- September 13, 2022
- September 17, 2022
From September 13 to September 17, 2022, the second in-person meeting of this year’s cohort of the Laboratories of Democracy Initiative took place in New Jersey. Each year, the project brings together a group of German and U.S. state legislators for two study tours – one to Germany and one to the United States – and virtual meetings. The goal of the project is to promote values-based dialogue and exchange of ideas on common policy challenges at the subnational level. Climate and energy were at the forefront of the 2022 round of exchanges. In addition to closed-group discussions between the participating state legislators, the program in New Jersey included meetings with state government representatives and experts on climate and energy. Visits to local research institutions and universities allowed participants to learn about current research efforts on energy efficiency and climate resilience and build on their experiences from their visit to Mecklenburg-Western-Pomerania in May.
The program kicked-off with a visit to Princeton University. During a guided tour and an exchange with Thomas Nyquist, Executive Director of Facilities Engineering, and Shana Weber, Director of the Office of Sustainability, the group learned about the new geo-exchange systems that will make the university climate neutral by 2046. In Trenton, the state capital of New Jersey, the participating delegates were able to meet with experts from the administration to discuss the state government’s plans in the areas of sustainable energy production and climate resilience. Among others, the group met with President Joseph L. Fiordalisoand Director of Clean Energy Kelly Mooij of the New Jersey Board of Public Utilities, the state agency responsible for energy policy. In a discussion with Shawn LaTourette, the Commissioner of Environmental Protection, the participants learned about the effects of climate change on New Jersey and the state’s adaption and mitigation efforts. A particular highlight of the visit to Trenton was a personal meeting with the Governor of New Jersey, Phil Murphy, to discuss the political challenges of implementing climate protection measures and transatlantic cooperation opportunities. The day ended with a historic tour of Washington Crossing, the famous spot where George Washington passed the Delaware River in 1776 during the American Revolutionary War.
In an engaging discussion with Tim Sullivan, CEO of the New Jersey Economic Development Authority, the participants were able to talk about the expansion goals for renewable energies in the state and learn about the development of major projects, such as the planned offshore wind farm off the coast of New Jersey. The second full program day continued with a visit to the Princeton Plasma Physics Laboratory, a national laboratory for plasma physics and nuclear fusion science. There, the group was given the opportunity to tour a test reactor where research is being conducted on how to use fusion energy to generate electricity. Timothy Meyer, Deputy Director for Operations and Chief Operating Officer, provided additional insights into the laboratory and ongoing research projects. In the afternoon, the 2022 cohort discussed and developed ideas for policy recommendations for the state level and for transatlantic cooperation during a closed-door workshop.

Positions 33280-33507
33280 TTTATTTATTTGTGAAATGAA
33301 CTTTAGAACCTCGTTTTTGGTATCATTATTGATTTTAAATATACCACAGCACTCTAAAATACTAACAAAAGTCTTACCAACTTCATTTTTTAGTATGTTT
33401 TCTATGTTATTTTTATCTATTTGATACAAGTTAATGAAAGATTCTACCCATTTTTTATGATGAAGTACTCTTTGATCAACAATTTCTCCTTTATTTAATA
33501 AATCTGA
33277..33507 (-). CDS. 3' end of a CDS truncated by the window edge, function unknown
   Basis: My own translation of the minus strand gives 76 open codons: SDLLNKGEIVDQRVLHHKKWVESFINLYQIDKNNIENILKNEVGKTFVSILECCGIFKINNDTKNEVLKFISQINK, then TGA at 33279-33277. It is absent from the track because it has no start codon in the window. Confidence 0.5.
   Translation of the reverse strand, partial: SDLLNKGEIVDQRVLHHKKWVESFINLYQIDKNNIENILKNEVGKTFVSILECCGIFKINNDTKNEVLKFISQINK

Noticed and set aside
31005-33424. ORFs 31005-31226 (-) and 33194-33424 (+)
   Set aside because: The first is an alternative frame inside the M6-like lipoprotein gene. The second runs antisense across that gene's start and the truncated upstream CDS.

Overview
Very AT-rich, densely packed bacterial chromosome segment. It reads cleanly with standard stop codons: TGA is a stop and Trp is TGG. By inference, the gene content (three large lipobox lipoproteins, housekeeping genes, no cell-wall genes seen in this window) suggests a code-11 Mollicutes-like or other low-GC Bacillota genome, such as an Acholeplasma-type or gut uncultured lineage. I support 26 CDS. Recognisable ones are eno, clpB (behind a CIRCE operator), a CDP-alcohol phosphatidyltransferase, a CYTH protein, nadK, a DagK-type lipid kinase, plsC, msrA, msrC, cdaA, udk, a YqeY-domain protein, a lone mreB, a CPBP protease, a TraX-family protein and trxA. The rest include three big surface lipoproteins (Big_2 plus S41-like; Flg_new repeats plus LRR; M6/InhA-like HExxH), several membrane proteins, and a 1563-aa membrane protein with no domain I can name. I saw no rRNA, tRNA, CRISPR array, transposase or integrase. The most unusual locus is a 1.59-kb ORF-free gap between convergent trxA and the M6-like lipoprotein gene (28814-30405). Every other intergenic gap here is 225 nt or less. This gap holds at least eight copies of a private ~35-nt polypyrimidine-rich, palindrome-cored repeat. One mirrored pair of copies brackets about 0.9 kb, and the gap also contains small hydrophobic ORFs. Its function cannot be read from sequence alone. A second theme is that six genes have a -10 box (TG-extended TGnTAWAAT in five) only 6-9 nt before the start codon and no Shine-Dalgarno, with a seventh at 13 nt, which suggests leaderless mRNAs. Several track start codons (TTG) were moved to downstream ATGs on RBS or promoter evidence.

The U.S.-German delegation also had the opportunity to visit the New Jersey State House on a guided tour and to discuss the role of state legislators in climate protection and energy policy with Assembly Speaker Craig Coughlin and Assemblyman Robert Karabinchak. At the Stevens Institute of Technology in Hoboken, the delegation was given a demonstration of an innovative wave energy system. They also had the opportunity to talk with University President Dr. Nariman Farvardin and leading researchers about ongoing research projects and forms of cooperation between science and politics. For the farewell dinner, the group was joined by the Mayor of Princeton, Mark Freda, and had a chance to further discuss the role of cities in subnational climate action.
The Aspen Institute Germany would like to thank all participants of the second year of the Laboratories of Democracy Initiative: Barbara Becker MdL (CSU), Member of the Bavarian State Parliament; Assemblymember Tasha Boerner Horvath (D), Member of the California State Assembly; Hannes Damm MdL (Bündnis 90/Die Grünen), Member of the State Parliament of Mecklenburg-Vorpommern; Representative Anna Eskamani (D), Member of the Florida State House of Representatives; Silke Gebel MdA (Bündnis 90/Die Grünen), Chairwoman of the Green Party in the Berlin House of Representatives; Assemblymember Don Guardian (R), Member of the New Jersey General Assembly; Daniel Karrais MdL(FDP), Member of the State Parliament of Baden-Württemberg; Tamara Müller MdL (SPD), Member of the State Parliament of Rhineland-Palatinate; Senator Marc Pacheco (D), Member of the Massachusetts State Senate; Senator Ann Rivers (R), Member of the Washington State Senate; Gerd Schreiner MdL (CDU), Member of the Rhineland-Palatinate State Parliament; Senator Ryan Weld (R), Majority Leader of the West Virginia State Senate; Christian Winter MdL (SPD), Member of the Mecklenburg-Vorpommern State Parliament; Senator Andrew Zwicker (D), Member of the New Jersey State Senate.
The project is supported by the Transatlantic Program of the Federal Republic of Germany with funds from the European Recovery Program (ERP) of the Federal Ministry of Economics and Climate Protection (BMWK).